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Picturesque Palestine, Sinai, and Egypt, Vol. 2
Page 130
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Wilson, Charles William, Sir. Picturesque Palestine, Sinai, and Egypt, Vol. 2 - Page 130. 1883. Kenneth Franzheim II Rare Books Room, William R. Jenkins Architecture and Art Library, University of Houston Libraries. University of Houston Digital Library. Web. July 8, 2020. https://digital.lib.uh.edu/collection/exotic/item/543/show/183.

Disclaimer: This is a general citation for reference purposes. Please consult the most recent edition of your style manual for the proper formatting of the type of source you are citing. If the date given in the citation does not match the date on the digital item, use the more accurate date below the digital item.

Wilson, Charles William, Sir. (1883). Picturesque Palestine, Sinai, and Egypt, Vol. 2 - Page 130. Exotic Impressions, Views of Foreign Lands. Kenneth Franzheim II Rare Books Room, William R. Jenkins Architecture and Art Library, University of Houston Libraries. Retrieved from https://digital.lib.uh.edu/collection/exotic/item/543/show/183

Disclaimer: This is a general citation for reference purposes. Please consult the most recent edition of your style manual for the proper formatting of the type of source you are citing. If the date given in the citation does not match the date on the digital item, use the more accurate date below the digital item.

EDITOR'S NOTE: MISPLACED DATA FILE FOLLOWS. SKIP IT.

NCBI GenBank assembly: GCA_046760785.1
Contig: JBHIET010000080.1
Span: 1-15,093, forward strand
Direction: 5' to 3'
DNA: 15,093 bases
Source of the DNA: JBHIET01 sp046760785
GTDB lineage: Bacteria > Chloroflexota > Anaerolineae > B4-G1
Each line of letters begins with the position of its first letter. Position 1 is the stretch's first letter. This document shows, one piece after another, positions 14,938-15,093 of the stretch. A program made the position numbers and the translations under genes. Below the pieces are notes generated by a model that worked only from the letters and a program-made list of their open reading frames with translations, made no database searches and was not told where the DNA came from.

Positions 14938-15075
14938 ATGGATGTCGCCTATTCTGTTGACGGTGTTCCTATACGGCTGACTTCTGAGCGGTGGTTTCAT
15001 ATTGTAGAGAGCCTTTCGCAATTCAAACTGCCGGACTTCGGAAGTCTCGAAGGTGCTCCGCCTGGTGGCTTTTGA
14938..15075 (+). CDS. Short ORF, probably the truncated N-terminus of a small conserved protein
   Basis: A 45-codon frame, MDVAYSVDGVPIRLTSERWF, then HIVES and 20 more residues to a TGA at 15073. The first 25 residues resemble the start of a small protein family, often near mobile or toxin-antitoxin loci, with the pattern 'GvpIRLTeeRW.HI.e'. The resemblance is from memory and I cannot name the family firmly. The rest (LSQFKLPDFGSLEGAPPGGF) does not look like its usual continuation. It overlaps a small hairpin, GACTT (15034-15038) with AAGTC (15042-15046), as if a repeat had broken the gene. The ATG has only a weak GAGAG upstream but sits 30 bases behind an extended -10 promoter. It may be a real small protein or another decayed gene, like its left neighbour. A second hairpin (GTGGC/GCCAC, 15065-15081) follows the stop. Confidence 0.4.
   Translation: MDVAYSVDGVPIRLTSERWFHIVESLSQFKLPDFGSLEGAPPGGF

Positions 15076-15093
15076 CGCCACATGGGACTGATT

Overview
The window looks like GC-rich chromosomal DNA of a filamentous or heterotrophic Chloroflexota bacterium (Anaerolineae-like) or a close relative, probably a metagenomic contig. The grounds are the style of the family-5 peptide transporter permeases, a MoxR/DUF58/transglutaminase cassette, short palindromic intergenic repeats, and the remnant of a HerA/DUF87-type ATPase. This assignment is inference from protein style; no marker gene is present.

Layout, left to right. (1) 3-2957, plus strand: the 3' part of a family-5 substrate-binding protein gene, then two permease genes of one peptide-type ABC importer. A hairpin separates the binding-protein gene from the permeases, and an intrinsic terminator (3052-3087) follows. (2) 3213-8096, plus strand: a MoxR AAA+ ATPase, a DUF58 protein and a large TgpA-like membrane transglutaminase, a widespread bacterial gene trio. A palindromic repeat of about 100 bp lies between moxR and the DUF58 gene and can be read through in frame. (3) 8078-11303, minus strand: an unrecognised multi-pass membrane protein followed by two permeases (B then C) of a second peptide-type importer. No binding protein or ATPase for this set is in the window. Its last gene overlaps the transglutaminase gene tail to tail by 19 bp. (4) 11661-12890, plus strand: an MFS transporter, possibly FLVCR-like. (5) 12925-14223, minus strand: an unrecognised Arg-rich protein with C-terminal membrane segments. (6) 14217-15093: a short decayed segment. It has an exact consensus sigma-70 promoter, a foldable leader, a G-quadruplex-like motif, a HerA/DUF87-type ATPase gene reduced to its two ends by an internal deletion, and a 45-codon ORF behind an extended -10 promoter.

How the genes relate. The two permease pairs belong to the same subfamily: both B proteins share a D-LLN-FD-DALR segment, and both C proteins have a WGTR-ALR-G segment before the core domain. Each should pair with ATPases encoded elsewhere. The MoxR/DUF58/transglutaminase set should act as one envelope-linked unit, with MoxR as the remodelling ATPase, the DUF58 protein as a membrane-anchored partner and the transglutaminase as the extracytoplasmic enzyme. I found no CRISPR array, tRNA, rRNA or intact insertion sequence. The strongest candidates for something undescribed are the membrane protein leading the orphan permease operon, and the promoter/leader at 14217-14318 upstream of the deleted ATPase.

Wilson, Charles William, Sir, Picturesque Palestine, Sinai, and Egypt, Vol. 2 - Page 130, 1883, Exotic Impressions, Views of Foreign Lands, Kenneth Franzheim II Rare Books Room, William R. Jenkins Architecture and Art Library, University of Houston Libraries, accessed July 8, 2020, https://digital.lib.uh.edu/collection/exotic/item/543/show/183.

Disclaimer: This is a general citation for reference purposes. Please consult the most recent edition of your style manual for the proper formatting of the type of source you are citing. If the date given in the citation does not match the date on the digital item, use the more accurate date below the digital item.

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Compound Item Description
Title Picturesque Palestine, Sinai, and Egypt, Vol. 2
Creator (LCNAF)
  • Wilson, Charles William, Sir
Publisher D. Appleton and Company
Date 1883
Description Index: Phoenicia and Lebanon / by the Rev. H. W. Jessup -- The Phoenician plain / by the Rev. Canon Tristram -- Acre, the key of Palestine, Mount Carmel and the river Kishon, Maritime cities and plains of Palestine / by Miss M. E. Rogers -- Lydda and Ramleh, Philistia / By Lt. Col. Warren -- The south country of Judaea / by the Rev. Canon Tristram -- The southern borderland and Dead Sea / by Professor Palmer -- Mount Hor and the cliffs of Edom, The convent of St. Catherine / by Miss M. E. Rogers -- Sinai / by the Rev. C. P. Clarke -- The land of Goshen, Cairo, Memphis, Thebes, Edfu and Philae / by S. Lane-Poole.
Subject.Geographic (TGN)
  • Egypt
  • Palestine
  • Sinai Peninsula
Genre (AAT)
  • books
  • illustrations (layout features)
  • plates (illustrations)
  • maps (documents)
Language English
Type (DCMI)
  • Text
Original Item Location DS107 .W73 v.2
Original Item URL http://library.uh.edu/record=b1703789~S11
Digital Collection Exotic Impressions: Views of Foreign Lands
Digital Collection URL http://digital.lib.uh.edu/collection/exotic
Repository Kenneth Franzheim II Rare Books Room, William R. Jenkins Architecture and Art Library, University of Houston Libraries